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The next morning I got to Goleta, took a photo at Moss Motors HQ and enjoyed the hospitality of the whole staff there from Robert Goldman on down. I also delivered a bottle of emu oil we had brought along to David Stuursma so that he could research it’s many culinary, medicinal and beauty applications. I also changed Cathy’s oil and bought her a new battery, which perked her right up. The next two days were spent driving up the Pacific Coast Highway, much of the time in the company of a number of elderly German sports cars (almost as old as Cathy) who were headed for a gathering at Carmel. That is truly one of the greatest roads I have had the pleasure of driving! Nancy rejoined us in San Jose and we headed off to tour Yosemite National Park.

The rest of the trip came quickly, Sacramento (destination: final state capital), a day visiting relatives in Redding, our 17th state (Oregon) and on to Yakima and Zilla, Washington (cities Y and Z). We stopped to visit our son at college in Ellensburg and had a great final approach to home thru Mt Rainier National Park. We got home October 2, after about 7,500 miles in 24 days on the road, having never put the top up. I unloaded Cathy and as I was backing her into the garage, it started to rain: somehow a fitting conclusion to the major part of our 2015 Challenge.

Traveling in Sassy Cathy has been a source of enjoyment for us since she came into our lives. Nancy has coined the phrase that we measure our trips in Smiles Per Mile. Whether it’s enjoying the scenery, talking to the folks who either owned, knew of or lusted after one of “those” cars in days past—or trying to come up with the right answer to the question “are you nuts?!!”—with Sassy Cathy, life is never boring. Our thanks to Moss Motors for running the Challenge. We and Sassy Cathy are well on our way with Challenge 2016: “The Race to the Finish.” Here’s hoping someone incorporates an “X” town on the Pacific Coast soon!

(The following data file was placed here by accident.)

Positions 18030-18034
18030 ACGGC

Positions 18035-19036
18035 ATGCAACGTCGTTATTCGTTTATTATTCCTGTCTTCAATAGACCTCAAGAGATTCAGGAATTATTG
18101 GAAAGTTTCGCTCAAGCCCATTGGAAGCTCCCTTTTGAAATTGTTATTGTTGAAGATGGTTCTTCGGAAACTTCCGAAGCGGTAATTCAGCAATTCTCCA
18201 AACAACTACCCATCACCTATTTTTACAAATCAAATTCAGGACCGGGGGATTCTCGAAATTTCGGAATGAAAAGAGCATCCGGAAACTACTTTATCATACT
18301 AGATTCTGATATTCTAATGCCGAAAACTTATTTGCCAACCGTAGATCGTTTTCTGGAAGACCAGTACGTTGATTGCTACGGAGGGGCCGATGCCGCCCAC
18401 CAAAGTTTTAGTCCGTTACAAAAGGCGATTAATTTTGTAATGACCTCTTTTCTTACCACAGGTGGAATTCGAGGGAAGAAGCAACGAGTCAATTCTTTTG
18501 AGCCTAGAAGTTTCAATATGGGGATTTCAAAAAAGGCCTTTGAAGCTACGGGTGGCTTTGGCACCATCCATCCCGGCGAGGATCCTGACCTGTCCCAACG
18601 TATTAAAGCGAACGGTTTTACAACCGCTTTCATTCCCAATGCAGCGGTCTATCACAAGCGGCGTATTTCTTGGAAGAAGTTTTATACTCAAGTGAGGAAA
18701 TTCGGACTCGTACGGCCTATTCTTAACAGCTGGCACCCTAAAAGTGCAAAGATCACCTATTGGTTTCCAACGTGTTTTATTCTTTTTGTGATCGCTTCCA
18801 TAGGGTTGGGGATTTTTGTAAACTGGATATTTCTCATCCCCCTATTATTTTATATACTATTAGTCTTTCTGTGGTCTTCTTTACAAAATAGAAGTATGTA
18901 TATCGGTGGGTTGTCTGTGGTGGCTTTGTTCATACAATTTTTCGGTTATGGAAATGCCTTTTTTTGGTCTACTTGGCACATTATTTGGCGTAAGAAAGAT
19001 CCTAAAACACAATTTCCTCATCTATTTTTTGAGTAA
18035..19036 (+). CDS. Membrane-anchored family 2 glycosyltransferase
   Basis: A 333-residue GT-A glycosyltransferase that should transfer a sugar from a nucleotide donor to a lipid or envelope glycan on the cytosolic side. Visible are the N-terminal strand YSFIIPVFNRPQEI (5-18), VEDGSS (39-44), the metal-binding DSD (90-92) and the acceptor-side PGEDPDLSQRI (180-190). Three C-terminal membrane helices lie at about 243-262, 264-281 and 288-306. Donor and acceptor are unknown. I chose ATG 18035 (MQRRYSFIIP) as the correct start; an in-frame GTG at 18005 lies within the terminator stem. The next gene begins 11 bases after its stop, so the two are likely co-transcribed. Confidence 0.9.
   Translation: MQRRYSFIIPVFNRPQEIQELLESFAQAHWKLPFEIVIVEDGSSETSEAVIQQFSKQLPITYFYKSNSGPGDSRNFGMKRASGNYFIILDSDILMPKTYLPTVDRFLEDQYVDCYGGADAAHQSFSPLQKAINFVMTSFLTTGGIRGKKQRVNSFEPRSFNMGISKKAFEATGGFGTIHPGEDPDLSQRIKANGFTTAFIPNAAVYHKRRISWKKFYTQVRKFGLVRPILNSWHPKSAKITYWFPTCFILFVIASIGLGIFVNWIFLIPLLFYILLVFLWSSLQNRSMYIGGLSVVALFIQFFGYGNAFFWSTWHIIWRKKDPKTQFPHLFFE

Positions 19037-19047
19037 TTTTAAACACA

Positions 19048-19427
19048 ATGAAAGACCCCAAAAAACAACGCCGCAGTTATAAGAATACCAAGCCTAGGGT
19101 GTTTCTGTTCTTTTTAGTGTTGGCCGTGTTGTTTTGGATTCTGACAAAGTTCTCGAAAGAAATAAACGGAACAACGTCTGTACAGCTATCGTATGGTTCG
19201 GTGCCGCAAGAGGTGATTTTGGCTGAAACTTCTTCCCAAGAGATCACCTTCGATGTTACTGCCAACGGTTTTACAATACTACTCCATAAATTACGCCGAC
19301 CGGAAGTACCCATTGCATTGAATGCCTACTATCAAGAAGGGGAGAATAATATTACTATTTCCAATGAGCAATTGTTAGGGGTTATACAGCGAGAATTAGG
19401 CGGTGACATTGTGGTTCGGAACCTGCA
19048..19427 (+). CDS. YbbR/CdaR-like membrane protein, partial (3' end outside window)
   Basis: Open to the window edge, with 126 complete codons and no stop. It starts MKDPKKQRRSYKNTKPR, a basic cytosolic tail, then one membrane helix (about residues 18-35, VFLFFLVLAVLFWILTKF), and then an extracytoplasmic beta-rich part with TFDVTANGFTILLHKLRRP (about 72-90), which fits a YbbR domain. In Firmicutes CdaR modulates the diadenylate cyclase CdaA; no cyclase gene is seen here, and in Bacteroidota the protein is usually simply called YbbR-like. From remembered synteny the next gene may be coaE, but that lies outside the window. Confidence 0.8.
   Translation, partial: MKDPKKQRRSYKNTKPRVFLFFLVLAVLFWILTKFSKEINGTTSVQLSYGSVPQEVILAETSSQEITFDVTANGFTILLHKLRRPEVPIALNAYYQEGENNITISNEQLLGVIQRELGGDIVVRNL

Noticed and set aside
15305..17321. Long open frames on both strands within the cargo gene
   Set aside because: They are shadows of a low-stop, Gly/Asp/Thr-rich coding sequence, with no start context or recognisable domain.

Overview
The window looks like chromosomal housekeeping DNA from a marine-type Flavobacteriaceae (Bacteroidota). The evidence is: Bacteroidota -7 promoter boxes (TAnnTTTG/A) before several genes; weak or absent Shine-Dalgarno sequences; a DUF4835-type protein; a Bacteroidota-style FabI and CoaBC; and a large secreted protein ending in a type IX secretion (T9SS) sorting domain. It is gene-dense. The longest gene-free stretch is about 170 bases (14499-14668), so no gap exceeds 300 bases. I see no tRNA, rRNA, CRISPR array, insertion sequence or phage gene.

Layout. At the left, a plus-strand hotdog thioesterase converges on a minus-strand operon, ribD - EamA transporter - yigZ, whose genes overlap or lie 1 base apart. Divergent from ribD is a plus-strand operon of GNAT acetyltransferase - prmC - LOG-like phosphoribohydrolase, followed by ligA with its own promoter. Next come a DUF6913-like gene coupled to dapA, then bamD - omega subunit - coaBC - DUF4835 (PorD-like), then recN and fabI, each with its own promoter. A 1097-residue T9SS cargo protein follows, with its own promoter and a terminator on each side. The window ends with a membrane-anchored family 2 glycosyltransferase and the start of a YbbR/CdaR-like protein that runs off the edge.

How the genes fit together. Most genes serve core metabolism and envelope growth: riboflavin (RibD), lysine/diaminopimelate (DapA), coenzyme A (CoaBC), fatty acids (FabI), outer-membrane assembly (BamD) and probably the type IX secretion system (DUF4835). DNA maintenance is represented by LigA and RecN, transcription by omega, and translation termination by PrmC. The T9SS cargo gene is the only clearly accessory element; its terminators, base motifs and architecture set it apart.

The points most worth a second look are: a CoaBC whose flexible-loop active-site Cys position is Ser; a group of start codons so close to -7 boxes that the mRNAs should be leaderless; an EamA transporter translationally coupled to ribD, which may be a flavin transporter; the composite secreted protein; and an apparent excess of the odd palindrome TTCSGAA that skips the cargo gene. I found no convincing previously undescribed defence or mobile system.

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'Vintage Victor' has 1 comment

  1. June 12, 2016 @ 6:04 am Greg Foster

    My wife and I participated in MMC 2015, coming in 7th in our Miata. We had a clear objective to drive across the country and knew exactly where we were headed each day. This year we are not participating but have been doing a lot of exploring places we have never been. After reading your story, it is clear that you were able to solve a problem we are finding difficult to work efficiently. That is the problem of making sure we have a place to stay each night when we are not sure were the exploration will take us. We just returned from a trip through PA, NY, MD, VA and WV and often stopped to explore such things as caves and Civil War battlefields and did not like the pressure of having to have reservations for a place to stay. How did you work that problem? Another time, I would like to hear about your experience on the Alcan Hwy. We are considering it. Thanks for any comments.